Ramones and the Birth of Punk at Queens Museum


“The Ramones all originate from Forest Hills and kids who grew up there either became musicians, degenerates or dentists. The Ramones are a little of each.”
—Tommy Ramone, first press release

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American Psycho on Broadway



American Psycho the Musical is the latest iteration of Bret Easton Ellis’s 1991 novel about Patrick Bateman, a young Wall Street executive obsessed with appearances, and his murderous activities. The musical follows the successful 2000 movie starring Christian Bale in the lead role, of which, admittedly, I am a big fan.  I enjoyed the commentary about materialism as well as the concept of the villain, though highly exaggerated, who lives among us.  As the tale unfolds, we eventually come to learn that some of the murders didn’t take place, leading us to question if any of them did — the realization that we are dealing with an untrustworthy narrator is a nice plot twist that alludes to the inner workings of a disturbed mind. Continue reading American Psycho on Broadway

The Frick Collection



I’d be hard pressed to name a favorite museum in New York City — it would be like naming a favorite child (if you have over a hundred of them).  But I can assure you that the Frick Collection would be hovering near the top of the list.  It’s such an intimate and warm space, and although many other residences have been converted into museums or galleries, this one still feels like a home. Continue reading The Frick Collection

The Humans on Broadway



Sometimes a play — a really, really good one — gets under your skin and stays there long after the curtain falls. Stephen Karam’s most recent effort, The Humans, is precisely that kind of play. Continue reading The Humans on Broadway

Easter Parade and Bonnet Festival


“I don’t think there is a life in the mundane 9-to-5 hypocrisy. That’s not living. That’s just part of the Matrix. And drag is punk rock, because it is not part of the Matrix. It is not following any rules of societal standards. Boy, girl, black, white, Catholic, Jew, Muslim. It’s none of that. We shape-shift. We can do whatever we want.” – RuPaul

While we’d like to encourage you to be happy with who you are, we’d also like to embolden you to be anyone you want to be. That may involve introspection and ambition, or it may simply involve putting on a costume when the occasion allows it. There’s a boldness to the business of getting dressed up and standing in the spotlight. Some New Yorkers get up and do it every day, while others wait for an instance like the Easter Parade and Bonnet Festival to get their shape-shift on. Continue reading Easter Parade and Bonnet Festival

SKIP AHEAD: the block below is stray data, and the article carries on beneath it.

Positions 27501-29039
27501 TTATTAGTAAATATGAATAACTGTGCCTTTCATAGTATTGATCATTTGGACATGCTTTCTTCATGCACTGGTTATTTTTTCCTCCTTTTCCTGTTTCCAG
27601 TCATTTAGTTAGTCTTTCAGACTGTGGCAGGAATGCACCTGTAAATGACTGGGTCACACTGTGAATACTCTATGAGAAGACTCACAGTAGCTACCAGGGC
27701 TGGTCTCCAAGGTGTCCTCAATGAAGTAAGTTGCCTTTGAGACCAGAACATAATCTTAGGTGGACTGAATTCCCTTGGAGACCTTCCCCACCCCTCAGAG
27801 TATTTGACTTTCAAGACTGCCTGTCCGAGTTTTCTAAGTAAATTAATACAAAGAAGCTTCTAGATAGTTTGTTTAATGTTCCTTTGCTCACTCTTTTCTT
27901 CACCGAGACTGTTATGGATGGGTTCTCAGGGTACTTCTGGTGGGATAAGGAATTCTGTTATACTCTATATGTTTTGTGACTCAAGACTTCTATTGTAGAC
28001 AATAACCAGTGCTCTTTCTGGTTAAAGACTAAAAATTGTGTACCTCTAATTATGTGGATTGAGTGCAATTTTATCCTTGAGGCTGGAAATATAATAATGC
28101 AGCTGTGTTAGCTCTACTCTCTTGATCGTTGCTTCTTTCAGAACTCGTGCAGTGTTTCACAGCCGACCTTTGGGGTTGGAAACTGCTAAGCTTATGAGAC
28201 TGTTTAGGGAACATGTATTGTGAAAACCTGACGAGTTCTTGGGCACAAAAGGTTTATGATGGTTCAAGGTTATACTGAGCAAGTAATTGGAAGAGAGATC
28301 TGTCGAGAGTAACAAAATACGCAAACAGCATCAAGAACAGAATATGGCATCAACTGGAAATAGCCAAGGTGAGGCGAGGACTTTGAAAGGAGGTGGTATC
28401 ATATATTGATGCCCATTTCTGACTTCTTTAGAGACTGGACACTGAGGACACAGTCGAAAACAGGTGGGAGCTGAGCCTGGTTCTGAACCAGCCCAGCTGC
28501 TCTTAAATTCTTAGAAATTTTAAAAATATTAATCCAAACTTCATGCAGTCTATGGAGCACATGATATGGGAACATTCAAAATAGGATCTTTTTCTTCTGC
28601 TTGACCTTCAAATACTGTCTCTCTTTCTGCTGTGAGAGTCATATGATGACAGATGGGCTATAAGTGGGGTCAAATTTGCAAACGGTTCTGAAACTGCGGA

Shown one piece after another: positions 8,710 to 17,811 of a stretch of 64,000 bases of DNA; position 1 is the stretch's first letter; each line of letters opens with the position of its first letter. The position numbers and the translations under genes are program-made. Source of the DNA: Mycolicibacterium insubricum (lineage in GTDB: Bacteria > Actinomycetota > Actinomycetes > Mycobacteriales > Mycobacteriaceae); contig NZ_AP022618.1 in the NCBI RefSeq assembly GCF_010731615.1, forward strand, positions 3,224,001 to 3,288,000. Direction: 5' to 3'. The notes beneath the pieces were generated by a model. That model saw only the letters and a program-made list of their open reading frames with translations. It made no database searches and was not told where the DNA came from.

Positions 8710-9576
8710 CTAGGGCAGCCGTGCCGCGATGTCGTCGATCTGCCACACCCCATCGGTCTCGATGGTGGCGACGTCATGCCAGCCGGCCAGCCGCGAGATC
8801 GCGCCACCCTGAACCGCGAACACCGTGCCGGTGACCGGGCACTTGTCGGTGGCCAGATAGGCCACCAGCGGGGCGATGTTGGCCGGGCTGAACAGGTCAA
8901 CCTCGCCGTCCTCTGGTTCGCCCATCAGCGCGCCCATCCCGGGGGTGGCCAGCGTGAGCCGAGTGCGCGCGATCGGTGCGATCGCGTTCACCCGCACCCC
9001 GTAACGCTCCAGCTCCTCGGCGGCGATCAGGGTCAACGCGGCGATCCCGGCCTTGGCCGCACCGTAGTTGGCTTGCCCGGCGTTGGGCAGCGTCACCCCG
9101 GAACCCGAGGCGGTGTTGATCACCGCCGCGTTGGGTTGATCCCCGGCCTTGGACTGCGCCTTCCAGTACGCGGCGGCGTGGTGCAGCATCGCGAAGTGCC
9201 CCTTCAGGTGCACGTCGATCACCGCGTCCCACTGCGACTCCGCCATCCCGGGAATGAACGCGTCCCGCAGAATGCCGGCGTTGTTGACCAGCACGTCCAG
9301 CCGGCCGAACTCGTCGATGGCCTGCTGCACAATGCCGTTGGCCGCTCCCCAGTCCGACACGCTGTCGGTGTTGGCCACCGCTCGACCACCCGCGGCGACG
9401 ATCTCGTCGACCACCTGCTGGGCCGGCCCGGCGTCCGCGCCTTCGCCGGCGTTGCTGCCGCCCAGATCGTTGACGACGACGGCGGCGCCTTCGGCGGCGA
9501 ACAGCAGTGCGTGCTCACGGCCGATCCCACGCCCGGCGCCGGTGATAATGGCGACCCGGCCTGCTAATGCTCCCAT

Flower Show at Macy’s Herald Square



Every year, New Yorkers get to embrace spring (whether or not it feels like it outside!) by visiting the Macy’s Flower Show at the retail giant’s flagship location in Herald Square.  This year’s theme, America The Beautiful, features miniature garden displays with the flora from different regions of the country.  The Southwest garden includes cacti varieties while the Pacific Northwest garden incorporates rhododendrons and begonias. The main floor is transformed into a shopper’s dream, with colorful flowers littering the paths between makeup counters and jewelry displays. Don’t be surprised if you find yourself wandering towards the perfumery, inspired by the amazing florals that surround you. Continue reading Flower Show at Macy’s Herald Square

Neal Brennan: 3 Mics at Lynn Redgrave Theater



From the linguistic dexterity and poetic brilliance of the late George Carlin to the rapid-fire, quick-witted, rage-filled rants of the inimitable Lewis Black, I’ve been lucky enough to witness comedic genius in action on quite a number of occasions. As stated in a previous post, storytelling — of which, as I see it, stand-up comedy is a specialized subset — is, in it’s highest form, an art. And Neal Brennan’s inspired performance at the Lynn Redgrave Theater served as a stark reminder of this fact. Continue reading Neal Brennan: 3 Mics at Lynn Redgrave Theater

K2 Friday Nights at the Rubin Museum



A friend of mine was visiting from London years ago, and had brought with her a big box of chocolates she’d picked up on a trip to Belgium. The group of us chatted as we sampled from it, when someone exclaimed, “I can only have one piece, it’s so rich!” Having probably devoured eight pieces by that point, I’ll admit that the notion of having too much of a good thing eluded me in that moment. Continue reading K2 Friday Nights at the Rubin Museum

Isaac Oliver at Joe’s Pub



Storytelling, at its apex, is an art. It requires the philosophical contemplations, critical observations and the communicative dexterity of a writer, coupled with the intuition and instincts of a performer. It has existed from mankind’s earliest days, long before the first written word, as the primary narrative mode to disseminate ideas: communicating historical accounts, outlining philosophical theories, expressing ethical concerns, and challenging cultural norms. Continue reading Isaac Oliver at Joe’s Pub

Nice Fish at St. Ann’s Warehouse

I really enjoy theater. Always have. I was captivated the moment I first attended a stage performance. It must have been A Midsummer Night’s Dream or Our Town or The Crucible, though, for the life of me, I can’t recall which. Continue reading Nice Fish at St. Ann’s Warehouse